Cinéma Les Variétés, 37 Rue Vincent Scotto, 1er November, 11 to December 3rd Vernissage Friday 10 (6pm)

Intensely alive

Cinema, video art, poetry will survive in dignity the steamroller of the market only if they endorse this motto by the Argentinian writer Rolo Diez “To live life to its full counterbalanced all the efforts and nearly all the sacrifices. Having a half-life has always been a characteristic and the punishment of mediocre.” And to do so, no life-insurance needed but the assurance to be present to the world. ROOM MOVIE (25′ – 2017) / Stephane Collin & Alice Krichel (France) Dyptich. Excerpts from a filmed correspondence between the two film makers. Ubi sunt or Where are those who were before us? (2’40 – 2016) / Smaragda Nitsopoulou (Greece) The main theme of my work, as the title suggests, is memory and death. The invention and democratization of the medium of film/video has profundly changed the perception of family continuity but humanity’s as well. I used material taken from the Internet Archive in order to create an ecumenical family death album. In this triptych, the viewers will face their own mortality and oblivion through moments of death, portraits of happiness juxtaposed next to the names of the dead of the 20th century. La Nuit tombe sur l’Europe (15′ – 2017) / Samuel Bollendorff (France) The night falls on the Aegean. Across the sea, Europe. The hope of a shelter for exiles from Syria. But Europe shut itself up within its borders, deaf to the cries for help, turning the see into a mass grave. The night falls on Europe presents the long list of abuses against the refugees on their road for exile, as the many european disengagements. With Catherine Deneuve’s voice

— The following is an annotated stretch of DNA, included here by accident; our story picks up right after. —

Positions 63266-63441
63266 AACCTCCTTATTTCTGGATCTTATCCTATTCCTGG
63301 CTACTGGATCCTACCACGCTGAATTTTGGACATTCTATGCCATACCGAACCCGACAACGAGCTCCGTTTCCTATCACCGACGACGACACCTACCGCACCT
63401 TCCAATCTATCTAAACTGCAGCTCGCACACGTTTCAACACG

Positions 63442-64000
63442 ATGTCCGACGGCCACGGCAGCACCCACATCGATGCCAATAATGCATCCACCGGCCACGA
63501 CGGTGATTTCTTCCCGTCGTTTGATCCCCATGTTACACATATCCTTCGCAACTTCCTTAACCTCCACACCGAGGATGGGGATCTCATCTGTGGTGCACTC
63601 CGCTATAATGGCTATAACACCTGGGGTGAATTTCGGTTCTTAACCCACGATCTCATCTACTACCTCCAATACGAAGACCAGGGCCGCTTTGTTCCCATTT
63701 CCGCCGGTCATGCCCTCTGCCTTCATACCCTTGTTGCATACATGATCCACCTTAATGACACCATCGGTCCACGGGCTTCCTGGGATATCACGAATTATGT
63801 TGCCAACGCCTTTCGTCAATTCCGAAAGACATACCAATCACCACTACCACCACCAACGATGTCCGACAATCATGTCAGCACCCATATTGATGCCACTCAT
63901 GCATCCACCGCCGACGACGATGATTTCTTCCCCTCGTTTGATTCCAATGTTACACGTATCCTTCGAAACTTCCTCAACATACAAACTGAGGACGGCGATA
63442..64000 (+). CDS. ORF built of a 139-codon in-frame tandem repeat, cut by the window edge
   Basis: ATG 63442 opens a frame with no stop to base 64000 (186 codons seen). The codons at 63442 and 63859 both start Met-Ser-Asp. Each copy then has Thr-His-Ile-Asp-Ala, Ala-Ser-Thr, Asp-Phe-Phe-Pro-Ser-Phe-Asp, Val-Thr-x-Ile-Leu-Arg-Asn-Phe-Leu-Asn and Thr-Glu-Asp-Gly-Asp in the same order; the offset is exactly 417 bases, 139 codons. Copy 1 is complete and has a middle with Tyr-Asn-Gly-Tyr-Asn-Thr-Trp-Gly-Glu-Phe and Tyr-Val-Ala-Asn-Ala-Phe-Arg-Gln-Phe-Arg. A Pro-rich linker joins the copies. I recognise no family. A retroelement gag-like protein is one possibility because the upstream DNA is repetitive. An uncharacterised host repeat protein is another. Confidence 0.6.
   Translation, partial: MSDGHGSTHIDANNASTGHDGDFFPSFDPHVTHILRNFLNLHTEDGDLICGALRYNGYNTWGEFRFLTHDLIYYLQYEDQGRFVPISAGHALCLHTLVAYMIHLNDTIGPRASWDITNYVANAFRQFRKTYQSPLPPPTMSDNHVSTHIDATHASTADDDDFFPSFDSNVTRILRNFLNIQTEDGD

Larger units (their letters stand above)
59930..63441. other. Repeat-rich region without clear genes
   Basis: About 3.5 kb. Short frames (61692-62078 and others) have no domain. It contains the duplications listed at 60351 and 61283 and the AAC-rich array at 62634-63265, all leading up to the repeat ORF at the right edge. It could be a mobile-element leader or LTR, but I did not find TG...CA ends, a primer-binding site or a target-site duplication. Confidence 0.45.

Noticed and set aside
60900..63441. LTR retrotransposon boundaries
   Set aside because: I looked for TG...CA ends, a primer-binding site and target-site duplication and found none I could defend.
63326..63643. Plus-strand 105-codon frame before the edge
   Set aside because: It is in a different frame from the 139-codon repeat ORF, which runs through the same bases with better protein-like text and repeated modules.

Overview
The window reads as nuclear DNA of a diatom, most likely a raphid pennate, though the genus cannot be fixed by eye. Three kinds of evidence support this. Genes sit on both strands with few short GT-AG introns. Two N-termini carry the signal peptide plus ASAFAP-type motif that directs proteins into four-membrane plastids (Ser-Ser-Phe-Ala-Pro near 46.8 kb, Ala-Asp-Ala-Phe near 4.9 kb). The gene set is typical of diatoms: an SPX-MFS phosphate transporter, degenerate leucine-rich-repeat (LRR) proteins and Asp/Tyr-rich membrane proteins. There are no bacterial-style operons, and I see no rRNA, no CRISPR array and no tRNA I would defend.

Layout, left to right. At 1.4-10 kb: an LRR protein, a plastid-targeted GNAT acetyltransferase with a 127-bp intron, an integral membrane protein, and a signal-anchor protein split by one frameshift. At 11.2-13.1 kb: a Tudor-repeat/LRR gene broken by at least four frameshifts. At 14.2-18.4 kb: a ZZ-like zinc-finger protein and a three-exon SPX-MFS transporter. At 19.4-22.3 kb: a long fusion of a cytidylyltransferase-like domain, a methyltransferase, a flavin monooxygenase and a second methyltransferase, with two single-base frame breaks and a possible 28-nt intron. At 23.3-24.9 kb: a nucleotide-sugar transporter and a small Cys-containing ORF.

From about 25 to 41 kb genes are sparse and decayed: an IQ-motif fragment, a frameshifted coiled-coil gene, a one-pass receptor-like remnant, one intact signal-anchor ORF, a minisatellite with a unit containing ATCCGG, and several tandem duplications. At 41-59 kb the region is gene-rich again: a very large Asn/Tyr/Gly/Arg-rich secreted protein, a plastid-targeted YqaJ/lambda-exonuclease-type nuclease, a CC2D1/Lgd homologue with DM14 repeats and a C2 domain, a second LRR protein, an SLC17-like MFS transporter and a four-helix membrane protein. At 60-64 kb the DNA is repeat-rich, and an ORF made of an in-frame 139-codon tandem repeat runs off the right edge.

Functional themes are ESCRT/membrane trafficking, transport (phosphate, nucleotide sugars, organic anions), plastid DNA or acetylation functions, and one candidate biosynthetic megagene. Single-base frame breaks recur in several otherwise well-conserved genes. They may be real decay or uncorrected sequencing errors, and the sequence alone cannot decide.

La Nuit tombe sur l’Europe (15′ – 2017) / Samuel Bollendorff (France)

D’un autre monde ? (1’23 – 2011) / enzo k (France)

Friche la Belle de Mai, 41 rue Jobin, 3e November, 11 to December 3rd Vernissage Saturday 11 (1pm) and a performance (3pm)

Exposing / Desires / Disorders (18 video installations / 2 spaces)

In the 14th century, to expose also meant to “abandon in an aside or deserted place”, speaking about a child mainly. It is also the act of presenting for other to see. In a same word coexist two opposing meanings, to show and to hide. But on further analysis and regarding the art work, this contradiction is not senseless. Indeed, it does not say or show everything. The gesture of the artist is driven by a brush of desire. Desire, whatever medium it uses (painting, video, marble…) has always been a stowaway. Nobody calls it. Desire invites itself. This is why it is a disorder. Which is what we enjoy, as we are cut from the same cloth. To expose, is also “to put at risk”. On the war field of an exposition space, the art work and the spectator are equal. Both might be shot on sight, lose their poise, clear out their haughty certainties, have their social status shaken. Art is not a matter for experts. It only needs lovers that is to say keen amateurs. The art-master is the desire. It is said that Balzac, who was not rich enough to buy a painting masterpiece, simply used to write with charcoal in empty frames, in his house in ville-d’Avray: “Here, a splendid Raphaël”, “There, my beautiful Giorgione”…

Salle des Machines – Open Monday 11 to 8pm, Tuesday to Saturday 11 to 7pm, sunday 12.30 to 7pm

Oxygene (10’56 – 2015) / Amine Oulmakki (Morocco) The meeting of man and water is a constant miracle, drawing in unknown and unlimited energies. Water as a therapy, a relaxation, a source of life, an end. In this project, our participants expressed their personal experiences. These women return to the womb, going through moments of beauty, fear, choking, joy… Words underwater, out of breath, looks that tear through the veil of the Image.

Oxygene (10’56 – 2015) / Amine Oulmakki (Morocco)

D’un autre monde ? (1’23 – 2011) / enzo k (France)

Friche Tour (3rd floor) – Wednesday to Friday 2 to 7pm, WE 1 to 7pm (to 10 on November 24 )